I personally keep two round-ups going: Acorns does one and invests the money for me (for retirement), and Qapital does the other and puts the money toward my savings for my down payment on a house. Mind you, there are a lot better ways to invest than using Acorns, but if you have very little time and money, it's better than nothing because you can set it to some small amount and forget it. When I graduate, I definitely plan to expand my investments significantly, but on a part-time student librarian salary that's just not realistic right now, which is ok. The important thing is to do something—anything is better than nothing.
Qapital is a fantastic app because it lets you set financial goals. You can link it to your bank account or card for round ups that go straight into your goals, set up recurring payments from your bank account (I transfer a small amount per week toward my future kids' college, which it invests similarly to Acorns) or put in money manually whenever you have it.
The great thing about these baby steps is that you don't notice them at the time, but invested money grows exponentially, so in 50 years it will definitely be noticeable. For example, if you have $0 in Acorns right now, here is what you could have in 40 years for your retirement if you start today:
And if you put in $5/week, here is your projection: (If you set it to round-ups, $5/week is a realistic estimate.)
If you sign up for Qapital here, you will get $5 toward your first goal, and I will get $5 toward my house.
If you sign up for Acorns, sign up here: It will plant a tree for you and that will help save the earth.
5. Start an IRA.
An IRA is an Individual Retirement Account. It lets you save for retirement and it invests the money you put into it so that you will see that same exponential growth I showed you in Acorns, if and only if you can leave the money in there. The nice thing about an IRA is that it won't let you withdraw a dime until you're of retirement age (I want to say 59 and a half, but don't quote me.) Seriously, the younger you start the more you're going to have when you turn 65.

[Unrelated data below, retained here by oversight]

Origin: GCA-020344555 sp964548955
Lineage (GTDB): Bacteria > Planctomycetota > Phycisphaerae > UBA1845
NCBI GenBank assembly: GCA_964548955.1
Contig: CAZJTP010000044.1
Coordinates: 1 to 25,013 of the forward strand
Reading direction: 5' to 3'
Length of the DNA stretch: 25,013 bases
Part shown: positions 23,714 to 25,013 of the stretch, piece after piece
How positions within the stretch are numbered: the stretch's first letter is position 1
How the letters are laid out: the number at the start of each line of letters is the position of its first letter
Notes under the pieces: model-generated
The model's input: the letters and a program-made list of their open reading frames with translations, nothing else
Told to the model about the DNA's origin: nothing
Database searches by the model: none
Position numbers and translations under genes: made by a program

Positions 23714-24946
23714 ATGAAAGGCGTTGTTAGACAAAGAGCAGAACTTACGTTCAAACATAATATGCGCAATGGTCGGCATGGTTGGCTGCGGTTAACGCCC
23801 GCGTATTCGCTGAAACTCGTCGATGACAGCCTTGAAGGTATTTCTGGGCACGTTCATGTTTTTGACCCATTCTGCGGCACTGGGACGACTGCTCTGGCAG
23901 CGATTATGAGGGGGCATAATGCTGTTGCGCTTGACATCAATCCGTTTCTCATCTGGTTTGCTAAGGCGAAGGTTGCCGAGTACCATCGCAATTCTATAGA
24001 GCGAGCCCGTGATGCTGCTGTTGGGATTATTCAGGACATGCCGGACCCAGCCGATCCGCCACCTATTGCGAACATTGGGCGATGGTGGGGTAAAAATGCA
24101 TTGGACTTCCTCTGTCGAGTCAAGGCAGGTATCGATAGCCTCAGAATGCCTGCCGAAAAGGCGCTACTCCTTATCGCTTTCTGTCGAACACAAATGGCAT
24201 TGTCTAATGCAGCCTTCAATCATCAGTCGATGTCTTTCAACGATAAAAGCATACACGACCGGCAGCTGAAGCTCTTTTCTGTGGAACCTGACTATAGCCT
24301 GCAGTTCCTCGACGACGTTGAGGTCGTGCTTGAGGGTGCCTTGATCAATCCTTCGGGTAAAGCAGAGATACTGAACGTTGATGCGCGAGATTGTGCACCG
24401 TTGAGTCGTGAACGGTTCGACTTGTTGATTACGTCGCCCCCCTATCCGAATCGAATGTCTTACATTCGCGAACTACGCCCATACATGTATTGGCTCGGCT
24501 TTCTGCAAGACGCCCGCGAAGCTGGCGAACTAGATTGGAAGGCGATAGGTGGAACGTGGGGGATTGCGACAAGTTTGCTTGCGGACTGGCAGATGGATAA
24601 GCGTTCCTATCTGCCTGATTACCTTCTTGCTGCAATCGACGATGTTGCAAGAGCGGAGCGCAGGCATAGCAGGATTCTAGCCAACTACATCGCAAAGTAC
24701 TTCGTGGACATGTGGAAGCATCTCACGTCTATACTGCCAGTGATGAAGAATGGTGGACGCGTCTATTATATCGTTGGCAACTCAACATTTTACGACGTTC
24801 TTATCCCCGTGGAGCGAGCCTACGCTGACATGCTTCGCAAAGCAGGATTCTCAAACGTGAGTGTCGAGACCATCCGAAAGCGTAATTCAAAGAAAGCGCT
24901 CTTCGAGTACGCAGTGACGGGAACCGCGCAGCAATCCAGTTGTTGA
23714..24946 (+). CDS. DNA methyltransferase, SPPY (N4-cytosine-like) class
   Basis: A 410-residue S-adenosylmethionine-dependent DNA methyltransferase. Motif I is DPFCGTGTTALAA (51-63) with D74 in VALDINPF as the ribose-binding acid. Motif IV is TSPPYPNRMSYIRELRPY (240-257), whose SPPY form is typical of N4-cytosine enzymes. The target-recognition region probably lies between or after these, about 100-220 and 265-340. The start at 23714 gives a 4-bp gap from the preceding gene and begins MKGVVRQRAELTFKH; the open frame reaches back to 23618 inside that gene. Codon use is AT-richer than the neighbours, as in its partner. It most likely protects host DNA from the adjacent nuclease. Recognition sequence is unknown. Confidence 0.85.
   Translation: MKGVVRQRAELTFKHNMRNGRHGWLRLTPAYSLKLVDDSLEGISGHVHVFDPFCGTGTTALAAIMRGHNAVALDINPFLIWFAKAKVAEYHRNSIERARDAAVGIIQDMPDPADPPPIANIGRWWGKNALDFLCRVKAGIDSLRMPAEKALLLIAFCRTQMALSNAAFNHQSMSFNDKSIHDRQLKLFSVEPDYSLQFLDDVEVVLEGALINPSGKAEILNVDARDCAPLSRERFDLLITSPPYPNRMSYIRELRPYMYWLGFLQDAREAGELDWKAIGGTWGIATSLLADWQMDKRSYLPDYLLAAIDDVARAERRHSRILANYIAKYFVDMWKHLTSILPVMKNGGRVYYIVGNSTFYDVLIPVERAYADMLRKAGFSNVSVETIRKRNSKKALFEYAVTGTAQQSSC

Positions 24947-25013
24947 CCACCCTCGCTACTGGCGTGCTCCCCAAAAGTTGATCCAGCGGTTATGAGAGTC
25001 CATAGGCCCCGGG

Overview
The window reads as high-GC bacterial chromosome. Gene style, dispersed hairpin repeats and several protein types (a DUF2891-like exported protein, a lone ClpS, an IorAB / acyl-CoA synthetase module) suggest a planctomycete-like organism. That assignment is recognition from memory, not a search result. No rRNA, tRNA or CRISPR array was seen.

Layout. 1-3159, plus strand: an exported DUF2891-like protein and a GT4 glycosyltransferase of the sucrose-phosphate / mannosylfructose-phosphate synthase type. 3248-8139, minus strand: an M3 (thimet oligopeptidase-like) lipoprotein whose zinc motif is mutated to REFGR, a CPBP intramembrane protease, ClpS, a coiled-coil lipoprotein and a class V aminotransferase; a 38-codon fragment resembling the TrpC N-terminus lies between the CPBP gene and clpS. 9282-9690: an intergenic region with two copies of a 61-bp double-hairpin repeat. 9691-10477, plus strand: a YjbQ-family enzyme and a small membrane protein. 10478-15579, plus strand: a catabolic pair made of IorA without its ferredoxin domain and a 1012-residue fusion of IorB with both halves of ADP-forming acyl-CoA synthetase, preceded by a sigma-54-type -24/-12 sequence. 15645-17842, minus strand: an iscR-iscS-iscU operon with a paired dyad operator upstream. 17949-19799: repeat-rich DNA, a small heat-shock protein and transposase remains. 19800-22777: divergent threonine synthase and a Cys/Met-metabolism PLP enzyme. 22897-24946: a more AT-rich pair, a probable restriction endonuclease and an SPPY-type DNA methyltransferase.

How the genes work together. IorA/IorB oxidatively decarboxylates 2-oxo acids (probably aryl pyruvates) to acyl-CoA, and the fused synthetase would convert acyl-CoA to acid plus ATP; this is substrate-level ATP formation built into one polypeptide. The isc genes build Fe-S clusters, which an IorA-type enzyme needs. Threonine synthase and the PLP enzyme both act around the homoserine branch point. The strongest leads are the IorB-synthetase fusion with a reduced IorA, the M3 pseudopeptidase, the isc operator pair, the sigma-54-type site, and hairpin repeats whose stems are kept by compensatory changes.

There are two kinds of IRA's: traditional and Roth, and the main difference is when you pay the taxes on the money you put into it. When you put money into a traditional IRA, you will pay the taxes on it when you withdraw the money at the time of your retirement. If you have a Roth IRA, you pay the taxes on the money before you deposit it into the IRA and pay nothing when you withdraw when you retire. Obviously, you should go with a traditional IRA if you think you'll be poor when you retire, and Roth if you think you'll be rich. I have both, personally.
The Roth is a no-brainer because you don't pay taxes on the dividends. There is no good reason for anyone not to have a Roth. But I have a traditional IRA too because my dad brought up an important point: next year when I start work, as a young single professional with no dependents, I'm already going to be skinned alive on taxes, and the traditional IRA is a good way to hide some of my money from the government (at least for now.
Opening my IRA was super easy. I bank with Wells Fargo, and the link for the application was right there on the home page. The application was 100% online, took 3 minutes, and was approved the next day. There was no minimum balance, and it didn't ask for any money at all at the time I opened it. It shows up in my app right next to my savings and checking accounts, so it is very easy for me to put money in. When I get paid, 10% goes straight to my church and 10% goes into the IRA so that I don't miss it from my checking account.
There are other good ways to save for retirement. If your company has 401(k) matching, use it to its fullest extent because that's literally free money. A 401(k) is when you set aside some of your wages for retirement, and 401(k) matching is when your company matches your contributions up to a certain percent. The company I'm going to work for has 401(k) matching up to 6%, which means that if I put 3% of my wages in, they will put the other 3% in, totally from their pocket. I would be crazy not to take advantage of that.
Like I said in the beginning, college students have all different kinds of financial situations, and not all of these are going to be realistic for everyone. I understand that for someone to be able to set up round-ups or apply for a credit card does involve a certain level of financial privilege, and if you're not in that place yet, just keep plugging and doing what you're doing! Everything has a way of working out for hard-working people. But if you are in a place to start saving for your future but simply don't know where to start, I hope this article has given you some helpful ideas!